By Amanda Gardner
MONDAY, Sept. 22 (HealthDay News) -- Doctors are missing their cues when it comes to opportunities to empathize with the plight of their cancer patients, a new study suggests.
While doctors are able to address such concerns as medication issues, missed appointments, or pain, they tended to skirt "existential" issues, such as questions dealing with life and death, which are of paramount importance to most patients, the study authors said.
"Physicians only responded to 10 percent of empathic opportunities and, when patients raised existential concerns, physicians tended to shift more to biomedical responses," said study author Dr. Diane Morse, an assistant professor of medicine and psychiatry at the University of Rochester Medical Center, in New York. "Physicians had trouble addressing the bulk of concerns, which were about patient fears, concerns about death or dying, or worsening conditions."
Yet this may be the most important point of intersection between a doctor and his or her patient.
"The relationship between a patient and a physician is more than just the delivery of a diagnosis or a treatment plan," said Dr. Arthur Frankel, a professor of medicine at the Texas A&M Health Science Center College of Medicine. "Basically, for cancer care, if you're not able to form a close tie with your patient and improve their quality of life, then there's a real question as to what you are doing.
"We can hopefully, at times, make suggestions or do things with patients that may buy some time and, in some cases, long-term remissions. But, by and large, the major job of an oncologist is to bond with the patient and the patient's family and help them with a crisis," added Frankel, who's also director of the Cancer Center, Cancer Research Institute and Division of Hematology/Oncology at Scott & White Hospital in Temple, Texas.
Empathy -- identifying with and understanding another person's situation and feelings -- has been linked with improved patient satisfaction, including less anxiety and better compliance with treatment. Physicians, residents and medical students also show evidence of more satisfaction and less burnout if they provide empathy, Morse said.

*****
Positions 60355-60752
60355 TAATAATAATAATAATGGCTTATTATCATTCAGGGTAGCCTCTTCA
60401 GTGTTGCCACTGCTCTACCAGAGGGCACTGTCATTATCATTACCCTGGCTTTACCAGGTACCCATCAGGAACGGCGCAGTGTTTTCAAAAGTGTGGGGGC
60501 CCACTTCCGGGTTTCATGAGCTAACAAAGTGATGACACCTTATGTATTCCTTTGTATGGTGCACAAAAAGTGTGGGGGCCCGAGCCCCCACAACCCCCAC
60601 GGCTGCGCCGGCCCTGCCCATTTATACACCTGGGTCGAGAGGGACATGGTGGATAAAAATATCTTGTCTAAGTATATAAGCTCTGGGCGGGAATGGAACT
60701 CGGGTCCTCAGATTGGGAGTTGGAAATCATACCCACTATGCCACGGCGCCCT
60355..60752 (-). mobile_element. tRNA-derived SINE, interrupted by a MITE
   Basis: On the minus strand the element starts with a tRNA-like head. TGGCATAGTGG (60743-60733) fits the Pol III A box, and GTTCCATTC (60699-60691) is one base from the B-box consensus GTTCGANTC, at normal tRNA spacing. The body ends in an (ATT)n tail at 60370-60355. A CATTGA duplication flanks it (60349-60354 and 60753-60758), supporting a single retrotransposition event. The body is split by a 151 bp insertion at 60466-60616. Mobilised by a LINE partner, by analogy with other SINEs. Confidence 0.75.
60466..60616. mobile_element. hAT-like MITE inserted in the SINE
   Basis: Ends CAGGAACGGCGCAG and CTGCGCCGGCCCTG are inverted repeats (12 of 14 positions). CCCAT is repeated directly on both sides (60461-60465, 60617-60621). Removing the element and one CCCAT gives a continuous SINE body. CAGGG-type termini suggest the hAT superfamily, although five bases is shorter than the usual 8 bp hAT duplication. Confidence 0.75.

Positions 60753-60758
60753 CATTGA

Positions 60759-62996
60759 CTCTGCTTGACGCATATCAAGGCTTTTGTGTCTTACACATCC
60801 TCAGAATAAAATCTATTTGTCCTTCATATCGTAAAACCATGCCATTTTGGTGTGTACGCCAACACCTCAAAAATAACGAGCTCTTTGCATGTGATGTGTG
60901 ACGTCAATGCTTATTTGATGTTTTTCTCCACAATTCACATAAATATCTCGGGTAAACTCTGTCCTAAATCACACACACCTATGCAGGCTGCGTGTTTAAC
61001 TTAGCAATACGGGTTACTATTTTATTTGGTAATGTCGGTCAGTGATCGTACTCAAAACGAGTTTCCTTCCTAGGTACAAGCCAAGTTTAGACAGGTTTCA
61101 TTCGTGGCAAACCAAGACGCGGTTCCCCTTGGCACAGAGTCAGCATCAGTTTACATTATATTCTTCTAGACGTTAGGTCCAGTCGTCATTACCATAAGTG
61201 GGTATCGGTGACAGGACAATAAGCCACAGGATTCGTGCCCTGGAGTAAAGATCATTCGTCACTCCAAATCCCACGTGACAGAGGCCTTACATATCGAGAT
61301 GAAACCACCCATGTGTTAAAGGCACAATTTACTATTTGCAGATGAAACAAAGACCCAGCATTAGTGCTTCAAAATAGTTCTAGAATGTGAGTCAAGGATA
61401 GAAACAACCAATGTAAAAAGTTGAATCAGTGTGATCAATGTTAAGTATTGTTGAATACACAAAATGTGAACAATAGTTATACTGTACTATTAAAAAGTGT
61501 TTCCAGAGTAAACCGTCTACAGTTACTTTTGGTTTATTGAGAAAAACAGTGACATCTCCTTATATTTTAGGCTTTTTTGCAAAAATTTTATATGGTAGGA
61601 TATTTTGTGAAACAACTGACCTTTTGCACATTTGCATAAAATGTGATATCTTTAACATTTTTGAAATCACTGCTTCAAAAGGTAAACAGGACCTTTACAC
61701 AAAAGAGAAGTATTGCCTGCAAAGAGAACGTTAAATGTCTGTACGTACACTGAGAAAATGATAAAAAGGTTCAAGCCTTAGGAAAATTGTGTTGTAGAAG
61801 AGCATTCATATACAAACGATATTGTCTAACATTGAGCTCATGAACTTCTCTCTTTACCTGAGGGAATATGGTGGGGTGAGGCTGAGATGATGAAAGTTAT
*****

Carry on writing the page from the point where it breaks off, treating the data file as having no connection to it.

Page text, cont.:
For the study, she and her colleagues analyzed 20 audio-recorded and transcribed interactions between male patients with lung cancer and their thoracic surgeons or oncologists.
The researchers identified 384 "empathic opportunities," but found that the physicians responded empathically to only 39 of them. Each encounter elicited an average of less than two empathic responses from the doctor.
Empathic opportunities included patient statements such as, "This is kind of overwhelming," and "Im fighting it."
When the doctors did show empathy, half the time it was in the last third of the encounter, even though patients had been raising concerns throughout the session.
"Physicians are more comfortable about things they know what to do about, like 'I ran out of my medicine,' 'I couldn't get appointment,' 'I'm having pain,'" Morse said. "But when the patient asks how much longer do I have to live, it's scary. It's hard to know what to say."
"It would be helpful for physicians to think about having a response ready," Morse added. "The bulk of patients' concerns are existential and physicians don't necessarily have to do something to fix it. Just acknowledging it, in and of itself, can be very helpful and it doesn't take a lot of time."
Added Frankel: "The most important job of a physician is also the most important job for a minister or for a lawyer or anyone else: To try and help people cope with the uncertainties of life."
The findings are published in the Sept. 22 issue of Archives of Internal Medicine.
For more on doctors and empathy, visit Kaiser Permanente.
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